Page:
Failed State Germany: The German Authorities’ Wirecard Connection

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This article was originally published in German on 5/21/21 on 

The drama surrounding the Wirecard financial group shows what an unbearable intentional community German authorities have established together with Germany’s financial and economic elite. The highly problematic collaboration is a cocktail that threatens democracy with a hitherto unknown level of contempt. Even an investigative committee in the Bundestag cannot hide the fact that the structures formed are reminiscent of mafia-like spectra: Highly organized and structurally harmful. In the following I list an overview of those involved. 

Every year, Germany’s top corporations generate billions in revenue from criminal enterprises. If big money in general is not infrequently discredited for being criminal, one expects at least righteousness from politics and the state. The truth is different across the board. For example, almost all of the government agencies charged with overseeing Wirecard’s financial conduct are either on the take, corrupt, or involved in some other miserable way. The Federal Government, the Federal Ministry of Finance (BMF), the Federal Ministry of Justice (BMJV), the Intelligence services, the Federal Criminal Police Office (BKA), the highest federal authorities, auditors, DAX companies – they are all in the same boat, in which crows do not peck out an eye from the other, but the small ones – like the FREP – are eaten by them.

Hans Michelbach, a member of the Bundestag, says: “The fact that former ministers, state secretaries, a former police chief and an active Berlin politician allowed themselves to be taken in by Wirecard leaves me speechless.” The editor of the Berliner Zeitung, Michael Maier says in the context of Wirecard, you might expect something like this in Sicily, but not in Bavaria. Mafia-like behavior.

In a concerted action, the press is fought, shadowed, denounced, and accused when it reports on the machinations. Only thanks to the robustness of a foreign media institution, the British Financial Times (FT), is Germany becoming aware of how corrupt its top officials are. The newspaper has done a wonderful job of describing how the political and financial elite is being exposed in this country.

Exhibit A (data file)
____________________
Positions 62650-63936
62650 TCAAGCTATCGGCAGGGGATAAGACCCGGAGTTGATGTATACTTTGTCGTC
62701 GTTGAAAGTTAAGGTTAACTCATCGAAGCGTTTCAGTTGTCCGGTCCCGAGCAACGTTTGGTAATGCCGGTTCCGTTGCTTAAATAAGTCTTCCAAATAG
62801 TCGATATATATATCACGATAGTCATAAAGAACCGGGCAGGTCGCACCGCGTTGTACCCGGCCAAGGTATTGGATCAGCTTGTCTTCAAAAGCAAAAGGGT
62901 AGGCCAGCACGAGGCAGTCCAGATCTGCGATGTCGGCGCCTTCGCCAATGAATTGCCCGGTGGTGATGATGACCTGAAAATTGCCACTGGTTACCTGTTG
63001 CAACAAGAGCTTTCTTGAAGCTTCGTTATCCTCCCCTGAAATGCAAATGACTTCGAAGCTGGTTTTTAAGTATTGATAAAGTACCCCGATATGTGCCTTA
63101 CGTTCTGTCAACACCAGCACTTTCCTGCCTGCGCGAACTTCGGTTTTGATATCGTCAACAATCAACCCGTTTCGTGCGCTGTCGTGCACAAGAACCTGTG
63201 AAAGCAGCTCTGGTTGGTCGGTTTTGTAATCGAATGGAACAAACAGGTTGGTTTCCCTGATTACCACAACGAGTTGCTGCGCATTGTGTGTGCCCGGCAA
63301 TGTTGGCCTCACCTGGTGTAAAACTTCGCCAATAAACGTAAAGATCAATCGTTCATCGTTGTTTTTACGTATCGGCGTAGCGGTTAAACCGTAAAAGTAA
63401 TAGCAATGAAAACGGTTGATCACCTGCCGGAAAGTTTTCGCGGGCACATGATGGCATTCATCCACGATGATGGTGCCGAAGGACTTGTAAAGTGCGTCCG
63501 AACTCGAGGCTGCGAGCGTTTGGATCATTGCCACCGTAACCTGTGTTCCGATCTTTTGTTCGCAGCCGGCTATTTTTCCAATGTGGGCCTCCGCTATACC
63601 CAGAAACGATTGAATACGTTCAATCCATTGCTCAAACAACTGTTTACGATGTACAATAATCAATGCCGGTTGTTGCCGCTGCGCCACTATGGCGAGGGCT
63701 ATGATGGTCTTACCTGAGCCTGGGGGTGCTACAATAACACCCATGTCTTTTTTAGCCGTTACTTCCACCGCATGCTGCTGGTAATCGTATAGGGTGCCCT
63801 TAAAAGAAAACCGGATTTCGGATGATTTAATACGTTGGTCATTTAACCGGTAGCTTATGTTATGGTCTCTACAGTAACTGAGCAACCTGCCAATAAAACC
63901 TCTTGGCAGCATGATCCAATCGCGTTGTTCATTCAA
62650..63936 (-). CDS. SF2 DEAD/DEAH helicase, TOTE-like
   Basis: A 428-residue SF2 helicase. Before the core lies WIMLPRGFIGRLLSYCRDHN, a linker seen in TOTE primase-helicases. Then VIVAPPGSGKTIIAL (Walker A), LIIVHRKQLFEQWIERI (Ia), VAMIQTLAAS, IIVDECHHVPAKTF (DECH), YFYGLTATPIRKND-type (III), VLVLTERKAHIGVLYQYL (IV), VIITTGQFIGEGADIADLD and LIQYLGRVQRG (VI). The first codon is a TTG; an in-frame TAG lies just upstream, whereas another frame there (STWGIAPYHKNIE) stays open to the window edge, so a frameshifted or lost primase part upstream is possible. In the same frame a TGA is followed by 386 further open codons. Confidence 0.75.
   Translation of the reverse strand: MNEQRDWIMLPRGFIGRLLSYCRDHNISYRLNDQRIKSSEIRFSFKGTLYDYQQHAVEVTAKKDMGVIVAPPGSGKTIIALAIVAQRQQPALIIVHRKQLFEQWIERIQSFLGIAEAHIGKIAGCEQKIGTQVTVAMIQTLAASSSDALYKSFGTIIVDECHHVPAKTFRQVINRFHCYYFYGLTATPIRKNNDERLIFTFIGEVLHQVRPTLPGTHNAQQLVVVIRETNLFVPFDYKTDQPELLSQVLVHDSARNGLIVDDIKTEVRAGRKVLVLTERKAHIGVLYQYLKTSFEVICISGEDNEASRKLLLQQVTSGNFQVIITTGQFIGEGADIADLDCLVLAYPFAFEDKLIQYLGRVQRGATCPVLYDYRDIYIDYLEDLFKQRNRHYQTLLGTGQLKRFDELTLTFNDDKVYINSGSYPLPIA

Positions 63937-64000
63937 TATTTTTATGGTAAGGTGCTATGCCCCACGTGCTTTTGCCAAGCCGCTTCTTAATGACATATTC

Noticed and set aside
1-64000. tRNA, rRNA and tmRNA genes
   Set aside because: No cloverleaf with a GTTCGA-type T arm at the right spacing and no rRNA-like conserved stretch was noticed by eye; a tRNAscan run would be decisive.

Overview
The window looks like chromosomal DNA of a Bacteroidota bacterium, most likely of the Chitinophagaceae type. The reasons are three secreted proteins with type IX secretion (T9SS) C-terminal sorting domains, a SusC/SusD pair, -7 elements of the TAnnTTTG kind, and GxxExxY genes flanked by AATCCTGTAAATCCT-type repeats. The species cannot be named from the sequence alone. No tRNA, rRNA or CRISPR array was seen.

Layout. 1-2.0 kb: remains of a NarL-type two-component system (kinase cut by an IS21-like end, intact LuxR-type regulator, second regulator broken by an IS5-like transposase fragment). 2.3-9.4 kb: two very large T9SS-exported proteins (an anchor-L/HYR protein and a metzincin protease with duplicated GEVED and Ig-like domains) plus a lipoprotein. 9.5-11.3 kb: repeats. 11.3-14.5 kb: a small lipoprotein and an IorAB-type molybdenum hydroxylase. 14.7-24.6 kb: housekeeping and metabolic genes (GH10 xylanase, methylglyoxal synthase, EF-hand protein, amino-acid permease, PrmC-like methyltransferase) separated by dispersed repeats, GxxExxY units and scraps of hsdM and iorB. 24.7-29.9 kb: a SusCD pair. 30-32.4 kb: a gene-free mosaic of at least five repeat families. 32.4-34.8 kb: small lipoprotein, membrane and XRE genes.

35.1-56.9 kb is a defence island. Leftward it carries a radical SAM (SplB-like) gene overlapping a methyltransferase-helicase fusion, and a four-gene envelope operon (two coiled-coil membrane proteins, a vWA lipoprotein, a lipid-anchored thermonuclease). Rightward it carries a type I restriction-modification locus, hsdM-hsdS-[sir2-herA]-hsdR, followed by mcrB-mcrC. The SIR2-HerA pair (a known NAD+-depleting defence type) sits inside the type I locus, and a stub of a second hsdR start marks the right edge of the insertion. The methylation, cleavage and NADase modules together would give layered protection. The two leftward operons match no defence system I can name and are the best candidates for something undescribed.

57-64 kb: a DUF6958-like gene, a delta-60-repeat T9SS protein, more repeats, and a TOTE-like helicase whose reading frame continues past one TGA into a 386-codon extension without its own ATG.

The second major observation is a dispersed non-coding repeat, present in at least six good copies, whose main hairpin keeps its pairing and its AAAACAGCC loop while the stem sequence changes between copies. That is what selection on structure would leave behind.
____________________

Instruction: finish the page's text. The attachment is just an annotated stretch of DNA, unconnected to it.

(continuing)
Let’s start in the German parliament, the Bundestag. A committee of inquiry has been in place for a few months. The opposition parties requested it, the representatives of the Grand Coalition abstained, tending to prevent it. The FT quotes committee member Danyal Bayaz, capturing the moment when Germany’s authorities sided with criminals and investigated journalists and market participants who asked critical questions.

Output of German media = missing

Of course, it would have been the job of German journalists, first and foremost the public broadcasters ARD and ZDF, to report on Wirecard’s misconduct and that of all the authorities involved in a timely manner. The fact that they remained silent for years about obvious wrongdoing is a capitulation of the German press. 

In contrast, the FT journalist in charge of Wirecard reports recently explained his journalistic persistence by saying that it was “so blatant that we were dealing with a criminal enterprise.” For six years, Dan McCrum and his newspaper conducted investigative research. The organized government and financial community could think of nothing better than to have the messenger of the news pursued by the judiciary. McCrum reports that [Wirecard] personally delivered the lawsuit to his home address. “It was as if they were saying, ‘By the way, we know where you live,'” McCrum says.

Back in 2015, he and his colleagues John Reed, Stefania Palma and Olaf Storbeck, who still reports from Frankfurt, had pointed out discrepancies in Wirecard’s balance sheet.